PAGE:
How's this for customer service? J.Crew's exalted CEO personally phoned a customer after a ranting email complaint about the retailer's latest collection.
In an essay for Forbes, Chris DeRose describes his wife's brief correspondence with Mickey Drexler, the man credited with transforming J. Crew into the style powerhouse it is today (he's also had successes at Ann Taylor and Gap). It all began with an email she sent after seeing the fall/holiday collection. Here's a snippet of Elizabeth DeRose's initial message to the brand:
“I am so disheartened and disappointed that you are leaving your core values and styling and abandoning your loyal customers. I would have thought you had learned your lesson at the Gap!! Why mess with these iconic brands and change them into something they’re not?”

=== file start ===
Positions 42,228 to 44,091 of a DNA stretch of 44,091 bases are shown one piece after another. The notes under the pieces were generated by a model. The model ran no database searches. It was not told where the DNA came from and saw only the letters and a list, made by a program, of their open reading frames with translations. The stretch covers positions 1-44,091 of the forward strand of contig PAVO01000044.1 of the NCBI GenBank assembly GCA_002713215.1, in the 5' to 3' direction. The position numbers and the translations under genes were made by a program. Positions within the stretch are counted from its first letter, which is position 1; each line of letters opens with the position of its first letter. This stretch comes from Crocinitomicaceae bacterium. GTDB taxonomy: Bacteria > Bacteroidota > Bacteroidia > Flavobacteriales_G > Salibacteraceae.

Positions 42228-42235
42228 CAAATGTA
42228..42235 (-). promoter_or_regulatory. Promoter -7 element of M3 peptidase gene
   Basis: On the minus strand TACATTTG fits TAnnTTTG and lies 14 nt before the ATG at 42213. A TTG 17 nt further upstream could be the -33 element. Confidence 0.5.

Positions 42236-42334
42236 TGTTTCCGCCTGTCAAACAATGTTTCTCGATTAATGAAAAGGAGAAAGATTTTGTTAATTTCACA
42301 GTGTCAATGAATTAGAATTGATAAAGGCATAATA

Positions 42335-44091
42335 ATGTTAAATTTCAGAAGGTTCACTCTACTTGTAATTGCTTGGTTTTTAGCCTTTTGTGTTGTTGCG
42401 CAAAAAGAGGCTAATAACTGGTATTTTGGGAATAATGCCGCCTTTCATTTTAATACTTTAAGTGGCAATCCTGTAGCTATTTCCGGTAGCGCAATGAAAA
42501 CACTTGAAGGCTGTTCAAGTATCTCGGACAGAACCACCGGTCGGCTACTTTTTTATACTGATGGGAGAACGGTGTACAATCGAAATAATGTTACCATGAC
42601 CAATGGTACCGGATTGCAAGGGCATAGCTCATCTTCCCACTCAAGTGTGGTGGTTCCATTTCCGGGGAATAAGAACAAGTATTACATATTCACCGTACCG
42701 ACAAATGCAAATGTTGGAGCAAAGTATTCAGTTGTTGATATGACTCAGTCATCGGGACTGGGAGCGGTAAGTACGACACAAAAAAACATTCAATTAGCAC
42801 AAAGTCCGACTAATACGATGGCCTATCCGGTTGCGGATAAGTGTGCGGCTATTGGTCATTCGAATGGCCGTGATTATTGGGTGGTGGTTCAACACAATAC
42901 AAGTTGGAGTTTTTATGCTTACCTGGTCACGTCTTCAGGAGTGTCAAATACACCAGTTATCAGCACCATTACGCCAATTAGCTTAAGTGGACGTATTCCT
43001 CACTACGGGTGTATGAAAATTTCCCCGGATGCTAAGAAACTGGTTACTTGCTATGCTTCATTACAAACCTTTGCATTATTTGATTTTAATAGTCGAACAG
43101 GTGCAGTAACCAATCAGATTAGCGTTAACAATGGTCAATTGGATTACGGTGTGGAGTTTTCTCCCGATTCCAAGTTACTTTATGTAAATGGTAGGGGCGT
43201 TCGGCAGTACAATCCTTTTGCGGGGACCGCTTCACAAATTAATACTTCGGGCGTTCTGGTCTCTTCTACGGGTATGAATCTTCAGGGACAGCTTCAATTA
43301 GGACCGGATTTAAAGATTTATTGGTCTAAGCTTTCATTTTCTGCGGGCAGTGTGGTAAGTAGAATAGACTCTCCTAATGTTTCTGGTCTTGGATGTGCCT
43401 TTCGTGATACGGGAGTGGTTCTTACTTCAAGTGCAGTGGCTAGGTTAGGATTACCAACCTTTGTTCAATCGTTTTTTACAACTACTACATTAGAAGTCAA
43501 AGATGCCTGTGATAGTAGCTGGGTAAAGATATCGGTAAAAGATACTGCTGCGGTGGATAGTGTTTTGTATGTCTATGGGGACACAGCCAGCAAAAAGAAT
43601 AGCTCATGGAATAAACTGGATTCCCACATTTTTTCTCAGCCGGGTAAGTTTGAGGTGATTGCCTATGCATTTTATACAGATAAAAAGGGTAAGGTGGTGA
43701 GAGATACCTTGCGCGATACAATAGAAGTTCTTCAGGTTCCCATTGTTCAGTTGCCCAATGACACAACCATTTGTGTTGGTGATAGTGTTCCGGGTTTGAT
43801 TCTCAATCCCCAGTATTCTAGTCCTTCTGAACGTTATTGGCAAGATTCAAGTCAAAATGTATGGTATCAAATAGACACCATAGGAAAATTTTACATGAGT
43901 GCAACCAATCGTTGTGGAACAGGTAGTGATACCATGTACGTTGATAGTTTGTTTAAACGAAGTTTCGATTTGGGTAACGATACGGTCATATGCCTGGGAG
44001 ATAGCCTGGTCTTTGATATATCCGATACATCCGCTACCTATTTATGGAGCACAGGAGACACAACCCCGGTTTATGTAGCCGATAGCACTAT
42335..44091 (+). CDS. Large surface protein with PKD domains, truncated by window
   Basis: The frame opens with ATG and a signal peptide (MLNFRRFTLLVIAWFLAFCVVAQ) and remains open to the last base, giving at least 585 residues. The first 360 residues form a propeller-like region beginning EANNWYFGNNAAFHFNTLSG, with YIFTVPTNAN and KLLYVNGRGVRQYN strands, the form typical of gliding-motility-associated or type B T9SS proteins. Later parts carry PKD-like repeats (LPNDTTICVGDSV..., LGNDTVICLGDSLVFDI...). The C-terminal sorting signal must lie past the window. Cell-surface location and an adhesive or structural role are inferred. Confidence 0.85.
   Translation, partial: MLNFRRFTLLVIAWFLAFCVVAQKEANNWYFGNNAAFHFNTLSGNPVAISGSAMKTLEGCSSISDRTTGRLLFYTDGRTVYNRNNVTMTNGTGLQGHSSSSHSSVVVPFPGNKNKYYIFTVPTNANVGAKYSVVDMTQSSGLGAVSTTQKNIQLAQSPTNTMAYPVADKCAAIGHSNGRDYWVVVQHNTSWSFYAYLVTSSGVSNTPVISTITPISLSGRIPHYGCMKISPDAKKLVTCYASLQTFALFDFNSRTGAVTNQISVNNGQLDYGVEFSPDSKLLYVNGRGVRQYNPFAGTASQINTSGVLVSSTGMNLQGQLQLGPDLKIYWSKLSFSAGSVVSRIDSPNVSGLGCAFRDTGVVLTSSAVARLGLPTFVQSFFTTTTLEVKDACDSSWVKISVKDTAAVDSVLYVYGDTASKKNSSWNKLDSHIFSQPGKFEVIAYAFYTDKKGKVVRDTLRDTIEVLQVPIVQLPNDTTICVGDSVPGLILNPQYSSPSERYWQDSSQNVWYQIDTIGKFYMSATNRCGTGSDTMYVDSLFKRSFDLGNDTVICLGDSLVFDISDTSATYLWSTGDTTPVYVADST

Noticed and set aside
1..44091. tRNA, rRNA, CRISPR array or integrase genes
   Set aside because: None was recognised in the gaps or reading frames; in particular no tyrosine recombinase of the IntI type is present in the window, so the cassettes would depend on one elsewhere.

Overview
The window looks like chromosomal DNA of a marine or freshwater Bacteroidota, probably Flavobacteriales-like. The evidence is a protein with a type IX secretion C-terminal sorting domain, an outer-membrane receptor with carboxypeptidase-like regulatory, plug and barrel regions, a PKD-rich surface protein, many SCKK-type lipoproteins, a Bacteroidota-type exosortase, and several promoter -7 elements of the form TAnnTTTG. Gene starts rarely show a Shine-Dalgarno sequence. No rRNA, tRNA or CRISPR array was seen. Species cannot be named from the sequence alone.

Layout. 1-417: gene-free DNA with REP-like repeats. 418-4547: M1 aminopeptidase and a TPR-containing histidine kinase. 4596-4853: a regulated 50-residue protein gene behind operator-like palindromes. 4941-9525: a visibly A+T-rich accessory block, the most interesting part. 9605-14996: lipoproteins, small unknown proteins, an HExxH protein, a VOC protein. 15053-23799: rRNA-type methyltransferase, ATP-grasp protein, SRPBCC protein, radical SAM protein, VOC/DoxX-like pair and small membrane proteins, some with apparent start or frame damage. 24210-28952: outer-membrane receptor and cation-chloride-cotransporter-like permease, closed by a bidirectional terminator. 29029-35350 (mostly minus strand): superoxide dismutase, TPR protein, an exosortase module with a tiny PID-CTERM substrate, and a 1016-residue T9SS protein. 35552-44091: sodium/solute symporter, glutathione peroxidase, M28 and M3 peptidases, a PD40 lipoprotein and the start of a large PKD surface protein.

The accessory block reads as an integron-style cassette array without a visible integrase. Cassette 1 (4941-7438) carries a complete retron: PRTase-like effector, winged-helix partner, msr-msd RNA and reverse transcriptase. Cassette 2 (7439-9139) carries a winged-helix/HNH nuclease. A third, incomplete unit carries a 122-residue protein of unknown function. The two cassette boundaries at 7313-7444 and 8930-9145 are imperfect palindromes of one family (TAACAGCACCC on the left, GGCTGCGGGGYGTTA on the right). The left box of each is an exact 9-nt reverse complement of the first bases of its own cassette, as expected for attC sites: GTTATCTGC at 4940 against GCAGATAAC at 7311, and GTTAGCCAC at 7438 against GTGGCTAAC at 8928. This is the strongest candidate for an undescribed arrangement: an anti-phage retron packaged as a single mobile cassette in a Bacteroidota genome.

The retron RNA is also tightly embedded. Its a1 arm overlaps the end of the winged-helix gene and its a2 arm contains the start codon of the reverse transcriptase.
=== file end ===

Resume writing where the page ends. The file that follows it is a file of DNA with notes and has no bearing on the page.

Sound like a typical anonymous customer complaint, no? Strangely enough, Drexler himself got wind of it and took it upon himself to contact DeRose directly, emailing her a response within hours and leaving his personal phone number on her answering machine. When DeRose called back, Drexler along with J. Crew President, Libby Wadle, spoke to her about her concerns with the design direction. After a friendly discussion, Drexler conceded that "some of the styling had perhaps strayed too far from the classics and brand messaging for which J. Crew had become known." Wow.
Although many would disagree with DeRose's stance on J.Crew's updated look (present party included), we think it's great for a CEO legend like Drexler to solicit input from the very customers who are paying for his goods. Of course, Jenna Lyons, J. Crew's oft-imitated creative director, has done her part for the brand as well, spurring an army of "Jenna" lookalikes on the streets and landing a spot on TIME's 100 list. Perhaps the world is ready for Drexler and Lyons' company to go back to basics, though.
“We are on it for sure,” Drexler wrote in an email to DeRose after their discussion. “I hope you see a difference this fall.”
J.Crew's creative director is pretty inspirational, too:
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